Is Cursive Worth Saving?

Legislators in several different states are trying to keep cursive alive by introducing bills mandating its teaching. Some experts—including the architects of common core—don't feel it's a priority.

Growing up, I'd always hear variations of the phrase, "What am I ever going to use that for?" tossed around in my school classes.


Algebra? "I'll never need algebra in my life."

Chemistry? "Who cares how many electrons are in a Polonium atom?"

Literature? "James Joyce is a whack-job megalomaniac."

I should point out that I don't necessarily endorse these opinions. Heck, Joyce being a whack-job is what makes him so great. But nothing stokes the fires of doubt and authority-questioning quicker than the feeling you're being taught something without practical utility, regardless of whether that opinion holds water or not.

Interestingly enough, I rarely heard these phrases describe the act of writing in cursive, probably for a couple reasons. First, American students tend to learn elegant handwriting around second grade, too young to properly communicate angsty doubt. Second, there always seemed to be a feeling that cursive was somehow important. It's how you signed your name. It's how letters were written. It was very adult.

I'm ruminating on this topic because earlier today I read an interesting piece on cursive handwriting at Vox. The author, Libby Nelson, analyzes recent attempts by several state legislatures (TennesseeNorth CarolinaCalifornia, Georgia, Idaho, and Massachusetts) to keep cursive alive in elementary school classrooms. Nelson doesn't pretend to take a neutral stance here—the title of her post begins with "Cursive handwriting is useless..." She recounts the history of the form, examines the reasons why it's faded over the past 50 years, and argues in favor of abandoning "a skill that most adults rarely use":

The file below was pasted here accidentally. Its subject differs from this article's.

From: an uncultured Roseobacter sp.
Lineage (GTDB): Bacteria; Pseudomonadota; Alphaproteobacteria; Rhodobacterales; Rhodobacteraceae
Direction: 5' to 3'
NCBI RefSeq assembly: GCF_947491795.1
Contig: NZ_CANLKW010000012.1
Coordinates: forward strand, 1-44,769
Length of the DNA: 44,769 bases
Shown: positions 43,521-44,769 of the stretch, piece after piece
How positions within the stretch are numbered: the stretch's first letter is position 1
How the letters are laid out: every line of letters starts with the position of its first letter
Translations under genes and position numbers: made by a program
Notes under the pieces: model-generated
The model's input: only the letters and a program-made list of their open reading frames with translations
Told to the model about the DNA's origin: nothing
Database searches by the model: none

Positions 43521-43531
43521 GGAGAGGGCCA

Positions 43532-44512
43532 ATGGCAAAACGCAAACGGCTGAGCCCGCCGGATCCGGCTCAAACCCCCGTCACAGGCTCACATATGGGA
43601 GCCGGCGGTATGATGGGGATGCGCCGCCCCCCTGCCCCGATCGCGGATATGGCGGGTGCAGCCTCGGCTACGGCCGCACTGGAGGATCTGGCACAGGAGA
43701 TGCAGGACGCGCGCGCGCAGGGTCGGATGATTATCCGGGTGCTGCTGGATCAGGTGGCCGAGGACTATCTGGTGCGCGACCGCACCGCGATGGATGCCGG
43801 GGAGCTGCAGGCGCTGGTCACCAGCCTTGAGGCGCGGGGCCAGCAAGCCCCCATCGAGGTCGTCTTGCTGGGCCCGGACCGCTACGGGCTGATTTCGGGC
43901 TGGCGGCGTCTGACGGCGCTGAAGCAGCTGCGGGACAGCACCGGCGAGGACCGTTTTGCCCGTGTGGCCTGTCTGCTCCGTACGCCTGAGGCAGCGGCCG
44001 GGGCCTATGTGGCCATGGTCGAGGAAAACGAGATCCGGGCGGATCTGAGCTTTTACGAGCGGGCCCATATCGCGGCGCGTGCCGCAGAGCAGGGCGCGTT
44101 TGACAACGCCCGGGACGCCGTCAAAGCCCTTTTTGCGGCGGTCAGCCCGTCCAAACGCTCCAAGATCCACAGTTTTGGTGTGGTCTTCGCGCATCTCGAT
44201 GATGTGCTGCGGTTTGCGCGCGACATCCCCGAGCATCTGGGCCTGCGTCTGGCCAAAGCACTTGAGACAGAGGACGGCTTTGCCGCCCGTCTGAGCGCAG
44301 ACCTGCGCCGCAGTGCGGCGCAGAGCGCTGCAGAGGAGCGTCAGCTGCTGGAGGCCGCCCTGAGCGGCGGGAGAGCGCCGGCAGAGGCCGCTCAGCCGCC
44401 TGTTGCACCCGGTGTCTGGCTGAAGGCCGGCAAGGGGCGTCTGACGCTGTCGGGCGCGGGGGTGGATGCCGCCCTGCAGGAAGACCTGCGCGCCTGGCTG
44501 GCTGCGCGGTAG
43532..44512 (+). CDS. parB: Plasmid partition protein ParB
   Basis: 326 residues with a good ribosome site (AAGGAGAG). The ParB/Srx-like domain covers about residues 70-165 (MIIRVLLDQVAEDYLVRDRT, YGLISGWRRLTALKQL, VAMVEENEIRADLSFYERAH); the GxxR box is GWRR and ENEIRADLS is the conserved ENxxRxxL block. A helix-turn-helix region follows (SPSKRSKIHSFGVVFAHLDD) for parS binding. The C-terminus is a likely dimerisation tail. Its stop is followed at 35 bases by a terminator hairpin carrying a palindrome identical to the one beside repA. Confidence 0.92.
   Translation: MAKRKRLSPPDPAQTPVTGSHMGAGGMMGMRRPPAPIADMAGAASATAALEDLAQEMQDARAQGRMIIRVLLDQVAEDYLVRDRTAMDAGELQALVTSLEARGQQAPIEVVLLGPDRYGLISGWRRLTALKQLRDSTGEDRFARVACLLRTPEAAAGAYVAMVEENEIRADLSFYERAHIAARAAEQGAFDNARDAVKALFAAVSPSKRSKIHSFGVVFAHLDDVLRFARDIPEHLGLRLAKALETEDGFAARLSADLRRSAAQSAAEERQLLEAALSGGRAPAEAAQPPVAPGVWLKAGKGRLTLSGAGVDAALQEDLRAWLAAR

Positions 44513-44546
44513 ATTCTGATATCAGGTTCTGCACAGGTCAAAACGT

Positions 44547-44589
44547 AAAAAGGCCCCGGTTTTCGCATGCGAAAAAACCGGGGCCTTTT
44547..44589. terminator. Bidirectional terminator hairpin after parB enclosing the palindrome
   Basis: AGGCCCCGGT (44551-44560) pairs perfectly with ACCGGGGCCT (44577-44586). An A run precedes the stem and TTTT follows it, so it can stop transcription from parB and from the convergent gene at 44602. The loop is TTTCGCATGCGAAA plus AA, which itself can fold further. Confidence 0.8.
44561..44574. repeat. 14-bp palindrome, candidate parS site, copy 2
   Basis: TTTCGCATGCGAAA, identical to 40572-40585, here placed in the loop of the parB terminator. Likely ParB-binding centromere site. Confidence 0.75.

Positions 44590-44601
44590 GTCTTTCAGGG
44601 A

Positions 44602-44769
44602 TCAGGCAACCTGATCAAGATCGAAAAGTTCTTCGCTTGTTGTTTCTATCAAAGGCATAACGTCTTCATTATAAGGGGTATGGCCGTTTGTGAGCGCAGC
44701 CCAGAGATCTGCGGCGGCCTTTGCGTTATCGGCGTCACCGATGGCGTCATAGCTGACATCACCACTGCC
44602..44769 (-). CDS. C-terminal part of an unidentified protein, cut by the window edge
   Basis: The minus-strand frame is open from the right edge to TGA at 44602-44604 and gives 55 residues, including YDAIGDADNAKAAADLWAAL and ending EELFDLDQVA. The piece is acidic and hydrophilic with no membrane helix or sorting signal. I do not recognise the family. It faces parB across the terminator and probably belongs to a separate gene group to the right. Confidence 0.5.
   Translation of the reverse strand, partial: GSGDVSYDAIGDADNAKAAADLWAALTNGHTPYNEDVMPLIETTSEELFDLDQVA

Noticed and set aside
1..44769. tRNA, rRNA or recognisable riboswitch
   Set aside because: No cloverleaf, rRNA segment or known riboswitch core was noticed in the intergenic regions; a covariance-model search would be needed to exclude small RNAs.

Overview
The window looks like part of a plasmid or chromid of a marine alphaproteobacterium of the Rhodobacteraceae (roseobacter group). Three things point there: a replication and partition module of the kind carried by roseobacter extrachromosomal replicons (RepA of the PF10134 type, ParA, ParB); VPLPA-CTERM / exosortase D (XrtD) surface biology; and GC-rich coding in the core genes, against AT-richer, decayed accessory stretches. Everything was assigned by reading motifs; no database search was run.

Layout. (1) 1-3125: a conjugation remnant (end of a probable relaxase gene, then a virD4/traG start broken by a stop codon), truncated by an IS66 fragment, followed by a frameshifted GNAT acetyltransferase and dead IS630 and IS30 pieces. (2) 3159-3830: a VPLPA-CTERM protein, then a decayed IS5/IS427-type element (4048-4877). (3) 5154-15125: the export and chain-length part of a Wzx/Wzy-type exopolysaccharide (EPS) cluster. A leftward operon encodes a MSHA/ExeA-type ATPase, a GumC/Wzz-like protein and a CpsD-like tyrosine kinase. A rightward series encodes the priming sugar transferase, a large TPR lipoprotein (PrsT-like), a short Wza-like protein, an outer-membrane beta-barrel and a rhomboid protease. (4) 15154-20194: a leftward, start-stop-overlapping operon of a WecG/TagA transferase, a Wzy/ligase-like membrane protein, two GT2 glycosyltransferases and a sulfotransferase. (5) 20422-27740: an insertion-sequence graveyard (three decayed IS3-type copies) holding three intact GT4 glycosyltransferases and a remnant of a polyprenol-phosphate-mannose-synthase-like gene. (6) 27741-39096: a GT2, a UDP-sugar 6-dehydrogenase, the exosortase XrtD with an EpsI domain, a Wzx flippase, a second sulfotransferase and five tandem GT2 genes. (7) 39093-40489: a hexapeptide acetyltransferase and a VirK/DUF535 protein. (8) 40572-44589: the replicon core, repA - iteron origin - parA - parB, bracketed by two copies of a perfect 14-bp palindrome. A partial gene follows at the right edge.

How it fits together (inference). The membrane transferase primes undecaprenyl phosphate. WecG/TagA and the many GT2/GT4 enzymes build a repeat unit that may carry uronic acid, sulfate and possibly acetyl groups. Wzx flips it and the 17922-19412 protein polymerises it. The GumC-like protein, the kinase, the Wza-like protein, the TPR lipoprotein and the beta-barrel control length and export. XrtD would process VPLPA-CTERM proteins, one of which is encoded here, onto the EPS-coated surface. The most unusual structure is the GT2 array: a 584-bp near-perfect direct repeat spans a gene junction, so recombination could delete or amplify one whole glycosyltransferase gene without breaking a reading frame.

"The real reason cursive is fading is that the arguments in favor of it are pretty weak. They usually center on students being able to read the Constitution and Declaration of Independence (which were originally written in copperplate script, and are hard to decipher even for people who studied cursive in school) or on developing fine motor skills, which can also be cultivated in other ways.

As teachers devote more and more time to preparing students for standardized tests, the amount of wiggle room in the curriculum for cursive will probably decrease—just as simpler handwriting styles replaced the elaborate cursive of the 19th century. Legislation can forestall that, but not forever."

The most recent Common Core standards don't consider learning cursive to be worth the effort. Nelson cites a study from 2003 that shows teachers had already deprioritized the practice by the turn of the century. A major reason for this is because the advent of digital and text-based communication revolutionized the way we communicated. One of the selling points for cursive was that it's quicker than normal handwriting. You know what's a lot faster than both of those? E-mail. And texting. And Microsoft Word. Most people these days hardly write anything of substance with pen and paper. It's mostly filing out forms or signing contracts or addressing an envelope. What's the point of fancy handwriting when it's used less and less often each year?

Still, there's a kind of nostalgic fondness that I feel for cursive. I prefer using it when send handwritten notes. I like that it allows me to beautify my writing. I can't think of many practical uses for it, but to discredit the practice simply on that basis betrays a mechanic allegiance solely to things that can be deemed "practical." Is art practical? Is memorizing world capitals practical? Heck, is James Joyce practical? Probably not, but that's not why we include those in our studies. And I think that's probably the best argument in favor of keeping cursive on life support. It's a matter of style, not substance.

And if we let it go, it might be gone forever. 

Read more at Vox.

Photo credit: Romiana Lee / Shutterstock

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